Zooberwerx Gold Supporting Member

    Dec 21, 2002
    Virginia Beach, VA
    If the "hook" is too wide (diameter), then you've crimped the full-wrap thickness and not the taper (...which fits nicely) which suggests you're using the wrong string set in terms of winding length. A properly-sized set should transition between the nut and tuner post.

    Riis
     
    Pilgrim likes this.
  13. JRA

    JRA my words = opinion Supporting Member

    you say "almost always," i say "rarely" --- i'm sure our experiences inform our points of view. ;)
     
  14. mmbongo

    mmbongo Five Time World Champion Supporting Member

    Aug 5, 2009
    Carolinas
    Definitely not the case. I've been changing strings since 1989 :)

    What I mean is...even if you don't bend the string over and just cut the taper, B,E, and sometimes A strings barely fit down in the hole to begin with because they have larger cores and tapers. If you make a hook, then you have double the thickness to try to jam down in the hole.
     
  15. delta7fred

    delta7fred

    Jul 3, 2007
    England
    I've been fitting strings since 1967 and have never crimped before cutting them or had a problem with unwinding, but it does make sense so I will probably do that now.
     
  16. Coolhandjjl

    Coolhandjjl Supporting Member

    Oct 13, 2010
    Appleton
    But all don’t.

    Next...
     
  17. Zooberwerx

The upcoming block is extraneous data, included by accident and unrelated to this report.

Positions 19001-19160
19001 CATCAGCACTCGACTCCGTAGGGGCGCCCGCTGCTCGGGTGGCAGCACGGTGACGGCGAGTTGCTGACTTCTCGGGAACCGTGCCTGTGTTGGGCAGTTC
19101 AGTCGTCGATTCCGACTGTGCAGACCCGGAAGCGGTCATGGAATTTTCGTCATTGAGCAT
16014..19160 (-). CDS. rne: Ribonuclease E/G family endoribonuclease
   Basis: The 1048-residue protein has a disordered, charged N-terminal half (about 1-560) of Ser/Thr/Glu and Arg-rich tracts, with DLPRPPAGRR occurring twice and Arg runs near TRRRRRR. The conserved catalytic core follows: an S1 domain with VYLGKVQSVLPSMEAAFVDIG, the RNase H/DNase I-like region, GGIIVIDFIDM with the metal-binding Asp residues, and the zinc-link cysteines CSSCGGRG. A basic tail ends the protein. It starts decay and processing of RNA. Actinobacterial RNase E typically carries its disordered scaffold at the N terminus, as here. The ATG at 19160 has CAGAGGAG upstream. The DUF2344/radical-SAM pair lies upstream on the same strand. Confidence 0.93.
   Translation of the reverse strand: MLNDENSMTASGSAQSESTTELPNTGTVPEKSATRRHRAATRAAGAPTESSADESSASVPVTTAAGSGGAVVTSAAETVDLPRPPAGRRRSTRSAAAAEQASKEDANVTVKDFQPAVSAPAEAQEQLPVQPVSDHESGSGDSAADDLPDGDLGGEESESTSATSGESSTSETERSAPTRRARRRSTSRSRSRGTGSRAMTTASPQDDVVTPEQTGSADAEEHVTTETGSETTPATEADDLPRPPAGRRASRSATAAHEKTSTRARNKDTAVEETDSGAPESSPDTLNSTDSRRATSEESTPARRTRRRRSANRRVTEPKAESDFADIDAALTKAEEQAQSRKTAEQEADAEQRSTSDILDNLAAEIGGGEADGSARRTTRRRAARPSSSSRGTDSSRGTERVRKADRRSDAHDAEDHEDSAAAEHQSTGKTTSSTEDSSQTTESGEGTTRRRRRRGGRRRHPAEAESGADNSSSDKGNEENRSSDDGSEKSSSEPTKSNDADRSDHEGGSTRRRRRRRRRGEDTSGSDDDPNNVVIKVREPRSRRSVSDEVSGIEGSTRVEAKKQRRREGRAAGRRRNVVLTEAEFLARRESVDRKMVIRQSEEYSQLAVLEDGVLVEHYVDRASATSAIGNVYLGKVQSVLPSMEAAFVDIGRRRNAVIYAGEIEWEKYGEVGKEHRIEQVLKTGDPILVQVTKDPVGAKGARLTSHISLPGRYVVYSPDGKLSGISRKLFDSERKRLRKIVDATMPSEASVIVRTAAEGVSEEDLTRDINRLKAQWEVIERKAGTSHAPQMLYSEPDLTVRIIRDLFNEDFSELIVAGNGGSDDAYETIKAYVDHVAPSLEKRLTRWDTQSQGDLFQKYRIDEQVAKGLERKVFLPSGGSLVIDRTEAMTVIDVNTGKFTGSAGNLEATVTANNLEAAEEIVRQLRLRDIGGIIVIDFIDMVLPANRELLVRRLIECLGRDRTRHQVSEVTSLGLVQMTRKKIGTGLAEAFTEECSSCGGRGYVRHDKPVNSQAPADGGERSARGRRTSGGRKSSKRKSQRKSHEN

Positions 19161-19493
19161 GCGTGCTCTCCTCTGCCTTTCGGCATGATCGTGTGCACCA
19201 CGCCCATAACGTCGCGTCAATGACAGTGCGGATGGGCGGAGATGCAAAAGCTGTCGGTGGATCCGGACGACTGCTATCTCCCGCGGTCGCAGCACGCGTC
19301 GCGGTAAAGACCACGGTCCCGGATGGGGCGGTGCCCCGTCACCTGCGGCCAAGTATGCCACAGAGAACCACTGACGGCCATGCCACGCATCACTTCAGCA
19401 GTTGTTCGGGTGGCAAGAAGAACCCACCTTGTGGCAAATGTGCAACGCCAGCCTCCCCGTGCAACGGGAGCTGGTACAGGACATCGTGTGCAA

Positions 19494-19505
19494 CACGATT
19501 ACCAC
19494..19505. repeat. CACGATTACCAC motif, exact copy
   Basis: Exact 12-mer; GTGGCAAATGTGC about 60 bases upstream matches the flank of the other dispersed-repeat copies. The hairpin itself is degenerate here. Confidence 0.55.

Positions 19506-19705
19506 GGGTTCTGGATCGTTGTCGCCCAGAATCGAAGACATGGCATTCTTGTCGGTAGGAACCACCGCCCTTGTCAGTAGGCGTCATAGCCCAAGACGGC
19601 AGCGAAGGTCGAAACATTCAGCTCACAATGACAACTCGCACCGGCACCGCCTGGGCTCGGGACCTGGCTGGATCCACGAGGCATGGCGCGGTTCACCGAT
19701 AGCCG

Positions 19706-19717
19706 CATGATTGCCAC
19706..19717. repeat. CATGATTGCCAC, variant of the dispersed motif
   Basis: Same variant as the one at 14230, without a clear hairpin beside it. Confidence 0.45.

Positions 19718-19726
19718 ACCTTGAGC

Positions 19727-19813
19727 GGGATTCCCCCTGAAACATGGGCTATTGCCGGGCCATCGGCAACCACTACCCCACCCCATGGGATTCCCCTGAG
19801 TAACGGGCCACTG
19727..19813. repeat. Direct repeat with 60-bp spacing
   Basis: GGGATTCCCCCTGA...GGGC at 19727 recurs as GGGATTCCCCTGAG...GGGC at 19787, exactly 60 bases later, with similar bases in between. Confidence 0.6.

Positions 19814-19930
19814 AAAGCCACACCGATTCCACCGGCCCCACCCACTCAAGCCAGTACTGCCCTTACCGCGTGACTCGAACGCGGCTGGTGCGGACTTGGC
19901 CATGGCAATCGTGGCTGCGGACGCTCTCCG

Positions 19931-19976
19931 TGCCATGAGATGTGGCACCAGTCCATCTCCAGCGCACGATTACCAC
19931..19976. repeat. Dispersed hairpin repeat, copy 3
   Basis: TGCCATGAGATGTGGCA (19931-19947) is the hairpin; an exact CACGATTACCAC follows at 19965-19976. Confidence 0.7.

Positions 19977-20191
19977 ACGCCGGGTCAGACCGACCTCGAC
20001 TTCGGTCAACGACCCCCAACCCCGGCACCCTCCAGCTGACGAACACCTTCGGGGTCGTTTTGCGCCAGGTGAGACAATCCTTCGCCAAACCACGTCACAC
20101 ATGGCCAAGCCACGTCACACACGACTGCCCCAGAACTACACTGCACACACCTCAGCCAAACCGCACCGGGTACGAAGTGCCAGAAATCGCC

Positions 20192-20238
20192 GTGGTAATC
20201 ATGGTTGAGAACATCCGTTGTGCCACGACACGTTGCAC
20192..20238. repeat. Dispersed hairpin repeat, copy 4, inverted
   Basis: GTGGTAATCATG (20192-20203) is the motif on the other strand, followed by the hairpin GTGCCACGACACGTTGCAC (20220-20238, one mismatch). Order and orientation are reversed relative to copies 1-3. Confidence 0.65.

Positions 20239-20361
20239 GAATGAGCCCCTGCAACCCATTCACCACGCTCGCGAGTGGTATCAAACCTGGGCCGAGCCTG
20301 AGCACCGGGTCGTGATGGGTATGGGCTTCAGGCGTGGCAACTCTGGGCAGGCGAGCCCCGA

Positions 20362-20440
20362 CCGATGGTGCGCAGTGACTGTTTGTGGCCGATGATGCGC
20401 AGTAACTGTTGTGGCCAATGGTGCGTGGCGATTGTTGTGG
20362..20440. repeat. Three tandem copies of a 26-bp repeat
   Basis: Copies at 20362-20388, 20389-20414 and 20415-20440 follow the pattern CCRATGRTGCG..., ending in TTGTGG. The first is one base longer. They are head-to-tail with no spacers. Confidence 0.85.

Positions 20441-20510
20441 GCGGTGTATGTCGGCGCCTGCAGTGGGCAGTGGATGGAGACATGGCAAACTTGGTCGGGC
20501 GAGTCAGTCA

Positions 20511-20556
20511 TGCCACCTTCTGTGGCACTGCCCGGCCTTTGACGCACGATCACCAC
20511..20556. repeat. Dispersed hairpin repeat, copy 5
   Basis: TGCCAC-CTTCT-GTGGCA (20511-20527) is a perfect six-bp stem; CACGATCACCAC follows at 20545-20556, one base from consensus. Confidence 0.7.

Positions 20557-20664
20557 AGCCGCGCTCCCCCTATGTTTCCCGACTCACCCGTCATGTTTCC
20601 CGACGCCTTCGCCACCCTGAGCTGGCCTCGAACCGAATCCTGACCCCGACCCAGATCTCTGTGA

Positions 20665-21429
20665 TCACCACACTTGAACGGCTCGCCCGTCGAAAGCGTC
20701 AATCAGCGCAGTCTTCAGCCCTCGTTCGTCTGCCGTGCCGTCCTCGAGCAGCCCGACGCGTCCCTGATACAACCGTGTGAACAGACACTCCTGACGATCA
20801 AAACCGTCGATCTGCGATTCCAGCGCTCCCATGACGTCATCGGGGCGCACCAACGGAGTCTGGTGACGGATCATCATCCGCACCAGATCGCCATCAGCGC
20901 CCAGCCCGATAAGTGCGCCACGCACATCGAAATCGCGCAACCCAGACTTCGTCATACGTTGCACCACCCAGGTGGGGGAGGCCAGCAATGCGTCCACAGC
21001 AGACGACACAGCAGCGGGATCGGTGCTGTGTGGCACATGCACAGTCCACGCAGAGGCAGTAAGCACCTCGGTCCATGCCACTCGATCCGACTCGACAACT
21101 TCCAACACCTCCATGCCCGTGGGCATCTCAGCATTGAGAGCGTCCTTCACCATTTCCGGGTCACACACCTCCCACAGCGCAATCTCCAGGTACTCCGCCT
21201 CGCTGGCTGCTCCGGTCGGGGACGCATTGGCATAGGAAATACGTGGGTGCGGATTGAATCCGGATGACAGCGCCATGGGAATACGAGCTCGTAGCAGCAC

Zooberwerx Gold Supporting Member

    Dec 21, 2002
    Virginia Beach, VA
    By "hook", I mean 90 deg angle not folding it back upon itself. I've never had a bent taper fail to fit a Hipshot, GB-7, or Sperzel.

    Riis
     
  18. mmbongo

    mmbongo Five Time World Champion Supporting Member

    Aug 5, 2009
    Carolinas
    Okay, I did mean folding it back on itself, so that's what I need to quit doing. Or trying to do :)
     
    Pilgrim likes this.
  19. Zooberwerx

    Zooberwerx Gold Supporting Member

    Dec 21, 2002
    Virginia Beach, VA
    Good...you were starting to scare me! A single 90 deg bend will do the trick every time.

    Riis
     
    Pilgrim likes this.
  20. Coolhandjjl

    Coolhandjjl Supporting Member

    Oct 13, 2010
    Appleton
    Per the video:
    Crimp- a 90 degree bend.
    Then cut.
    None of this hook sh#t. Not sure where that came from.
    I’ve been doing this for all strings for almost 10 years.
     
    Linnin likes this.